Whose is The Flag of Victory?: Reusing and Abusing an Icon of War

This is an Archive of a Past Event

The famous photograph and newsreel film of the raising of the Soviet flag over Berlin’s Reichstag in May 1945 have been frequently recycled to stand for the end of war and the Soviet part of victory in it. While there have been many analyses of these images as falsifications of the actual events of the storm of the Reichstag, their rich symbolic power as what have been called ‘iconic images’ evoking a momentous historical event has been undiminished. This lecture will examine the uses that this imagery has been put to in films from The Fall of Berlin (1949) to Liberation (1971) and in recent TV dramas and documentaries TV, as well as in posters, games and other media through various periods of Soviet and Russian history up to the present day. I shall argue that the subtle variations in the appropriations of the ‘flag of victory’ reflect shifting priorities in memory politics, and lay bare the fault lines in Soviet and Post-Soviet memory of remembrance of the Great Patriotic war.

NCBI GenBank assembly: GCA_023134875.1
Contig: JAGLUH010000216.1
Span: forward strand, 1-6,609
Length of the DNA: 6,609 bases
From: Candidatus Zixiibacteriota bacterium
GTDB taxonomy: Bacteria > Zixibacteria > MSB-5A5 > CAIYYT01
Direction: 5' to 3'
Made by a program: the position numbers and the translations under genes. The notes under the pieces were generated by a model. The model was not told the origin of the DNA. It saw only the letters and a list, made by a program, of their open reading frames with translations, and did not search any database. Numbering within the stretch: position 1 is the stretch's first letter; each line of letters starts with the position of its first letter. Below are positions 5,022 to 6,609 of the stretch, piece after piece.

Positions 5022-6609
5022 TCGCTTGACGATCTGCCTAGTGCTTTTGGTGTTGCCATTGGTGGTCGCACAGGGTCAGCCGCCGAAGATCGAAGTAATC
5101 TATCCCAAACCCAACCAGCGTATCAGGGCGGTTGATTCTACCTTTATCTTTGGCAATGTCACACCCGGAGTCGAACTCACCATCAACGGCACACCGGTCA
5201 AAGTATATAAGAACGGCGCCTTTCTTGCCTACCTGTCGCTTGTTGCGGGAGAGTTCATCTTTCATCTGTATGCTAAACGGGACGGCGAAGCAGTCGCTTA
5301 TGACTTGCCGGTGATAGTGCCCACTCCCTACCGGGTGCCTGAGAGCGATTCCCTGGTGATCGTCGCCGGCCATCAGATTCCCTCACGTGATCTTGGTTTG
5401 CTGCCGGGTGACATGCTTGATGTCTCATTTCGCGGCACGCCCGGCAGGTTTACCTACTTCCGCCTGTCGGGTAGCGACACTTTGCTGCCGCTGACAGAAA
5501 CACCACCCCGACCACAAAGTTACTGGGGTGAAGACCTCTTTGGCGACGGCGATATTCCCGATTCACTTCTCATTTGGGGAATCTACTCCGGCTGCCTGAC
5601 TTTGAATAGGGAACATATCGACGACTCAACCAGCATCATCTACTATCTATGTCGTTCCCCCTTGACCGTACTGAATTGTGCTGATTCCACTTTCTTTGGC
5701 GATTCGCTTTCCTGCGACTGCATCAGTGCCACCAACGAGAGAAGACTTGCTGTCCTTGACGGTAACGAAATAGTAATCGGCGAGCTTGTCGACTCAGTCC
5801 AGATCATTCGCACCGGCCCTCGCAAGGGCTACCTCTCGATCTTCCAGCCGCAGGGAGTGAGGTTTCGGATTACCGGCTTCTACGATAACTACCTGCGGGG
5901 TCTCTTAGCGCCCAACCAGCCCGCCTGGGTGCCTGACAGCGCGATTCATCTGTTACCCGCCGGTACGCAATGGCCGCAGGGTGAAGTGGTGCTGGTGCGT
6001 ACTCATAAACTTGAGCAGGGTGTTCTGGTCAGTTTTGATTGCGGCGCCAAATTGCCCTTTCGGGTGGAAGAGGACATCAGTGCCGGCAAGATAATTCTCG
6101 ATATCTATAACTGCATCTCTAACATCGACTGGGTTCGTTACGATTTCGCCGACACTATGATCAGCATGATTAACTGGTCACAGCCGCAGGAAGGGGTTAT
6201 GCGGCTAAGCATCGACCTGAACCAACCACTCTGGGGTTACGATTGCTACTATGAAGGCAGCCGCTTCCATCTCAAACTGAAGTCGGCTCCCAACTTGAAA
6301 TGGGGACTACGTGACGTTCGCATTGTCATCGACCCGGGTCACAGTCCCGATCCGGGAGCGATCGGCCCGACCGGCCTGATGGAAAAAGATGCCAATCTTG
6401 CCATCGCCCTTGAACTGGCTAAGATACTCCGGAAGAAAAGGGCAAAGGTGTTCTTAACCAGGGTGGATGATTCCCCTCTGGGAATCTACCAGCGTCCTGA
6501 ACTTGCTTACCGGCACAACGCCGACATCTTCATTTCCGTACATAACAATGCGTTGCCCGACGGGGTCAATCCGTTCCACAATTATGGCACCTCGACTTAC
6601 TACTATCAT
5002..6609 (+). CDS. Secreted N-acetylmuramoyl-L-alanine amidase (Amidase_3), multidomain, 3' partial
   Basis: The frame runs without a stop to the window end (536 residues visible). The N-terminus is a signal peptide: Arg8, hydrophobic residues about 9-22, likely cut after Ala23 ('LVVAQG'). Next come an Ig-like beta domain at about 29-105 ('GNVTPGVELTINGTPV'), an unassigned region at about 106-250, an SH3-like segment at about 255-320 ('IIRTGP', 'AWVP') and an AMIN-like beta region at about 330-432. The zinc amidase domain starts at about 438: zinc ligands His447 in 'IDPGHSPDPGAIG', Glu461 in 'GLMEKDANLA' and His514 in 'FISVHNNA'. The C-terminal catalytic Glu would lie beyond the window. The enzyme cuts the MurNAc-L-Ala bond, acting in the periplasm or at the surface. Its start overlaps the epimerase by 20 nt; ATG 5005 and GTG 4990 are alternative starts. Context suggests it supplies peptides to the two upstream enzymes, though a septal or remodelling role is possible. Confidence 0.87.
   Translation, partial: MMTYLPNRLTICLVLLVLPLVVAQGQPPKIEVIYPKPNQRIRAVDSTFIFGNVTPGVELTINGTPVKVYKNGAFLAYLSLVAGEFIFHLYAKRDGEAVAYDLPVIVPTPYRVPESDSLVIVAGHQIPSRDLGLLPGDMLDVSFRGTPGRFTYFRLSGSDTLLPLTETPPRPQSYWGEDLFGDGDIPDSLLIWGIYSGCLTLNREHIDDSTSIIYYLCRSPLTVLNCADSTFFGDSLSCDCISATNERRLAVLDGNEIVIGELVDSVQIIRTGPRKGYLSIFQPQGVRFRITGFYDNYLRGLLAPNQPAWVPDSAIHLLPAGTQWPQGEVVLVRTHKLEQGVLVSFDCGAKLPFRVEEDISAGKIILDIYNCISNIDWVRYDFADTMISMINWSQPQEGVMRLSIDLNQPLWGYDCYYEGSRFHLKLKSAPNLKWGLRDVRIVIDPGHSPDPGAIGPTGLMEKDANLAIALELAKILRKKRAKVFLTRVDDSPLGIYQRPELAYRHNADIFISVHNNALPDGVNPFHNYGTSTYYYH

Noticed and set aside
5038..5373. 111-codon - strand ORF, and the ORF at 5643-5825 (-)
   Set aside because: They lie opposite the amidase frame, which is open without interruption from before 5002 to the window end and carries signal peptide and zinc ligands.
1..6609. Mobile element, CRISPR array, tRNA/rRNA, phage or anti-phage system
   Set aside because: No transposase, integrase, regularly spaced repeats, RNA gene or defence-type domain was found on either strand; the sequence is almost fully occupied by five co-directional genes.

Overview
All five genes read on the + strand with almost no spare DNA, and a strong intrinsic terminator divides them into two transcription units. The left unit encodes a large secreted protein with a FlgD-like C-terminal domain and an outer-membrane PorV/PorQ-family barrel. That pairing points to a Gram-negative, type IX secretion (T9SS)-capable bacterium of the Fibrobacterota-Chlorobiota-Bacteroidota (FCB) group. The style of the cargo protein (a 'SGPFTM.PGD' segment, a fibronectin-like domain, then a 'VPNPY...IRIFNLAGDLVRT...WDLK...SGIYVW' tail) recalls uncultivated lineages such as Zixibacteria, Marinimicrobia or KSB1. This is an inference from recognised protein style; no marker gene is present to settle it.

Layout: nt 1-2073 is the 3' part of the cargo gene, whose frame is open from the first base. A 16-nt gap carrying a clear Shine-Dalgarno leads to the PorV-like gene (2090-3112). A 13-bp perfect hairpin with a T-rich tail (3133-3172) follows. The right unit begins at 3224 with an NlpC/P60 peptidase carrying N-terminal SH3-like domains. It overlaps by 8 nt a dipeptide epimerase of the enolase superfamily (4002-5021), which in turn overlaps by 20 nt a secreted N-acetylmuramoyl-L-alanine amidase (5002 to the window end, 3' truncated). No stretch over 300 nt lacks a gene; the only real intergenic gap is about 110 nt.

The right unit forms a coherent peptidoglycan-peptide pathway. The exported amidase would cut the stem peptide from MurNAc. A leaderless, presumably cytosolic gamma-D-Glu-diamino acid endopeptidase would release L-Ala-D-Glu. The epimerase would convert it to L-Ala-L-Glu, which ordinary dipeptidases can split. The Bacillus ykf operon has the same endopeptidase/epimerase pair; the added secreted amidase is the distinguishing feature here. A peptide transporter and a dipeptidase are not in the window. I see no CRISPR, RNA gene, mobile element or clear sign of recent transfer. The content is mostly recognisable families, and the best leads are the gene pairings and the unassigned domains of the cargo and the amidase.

Jeremy Hicks is a Reader (ie Associate Professor) in Russian Culture and Film at Queen Mary University of London (UK). He is the author of Mikhail Zoshchenko and the Poetics of Skaz (Nottingham, 2000), Dziga Vertov: Defining Documentary Film (London and New York, 2007) and First Films of the Holocaust: Soviet Cinema and the Genocide of the Jews, 1938-46 (Pittsburgh, 2012), which won the the Wayne C. Vucinich Prize, the most prestigious book award in the field of Slavic, East European and Eurasian Studies.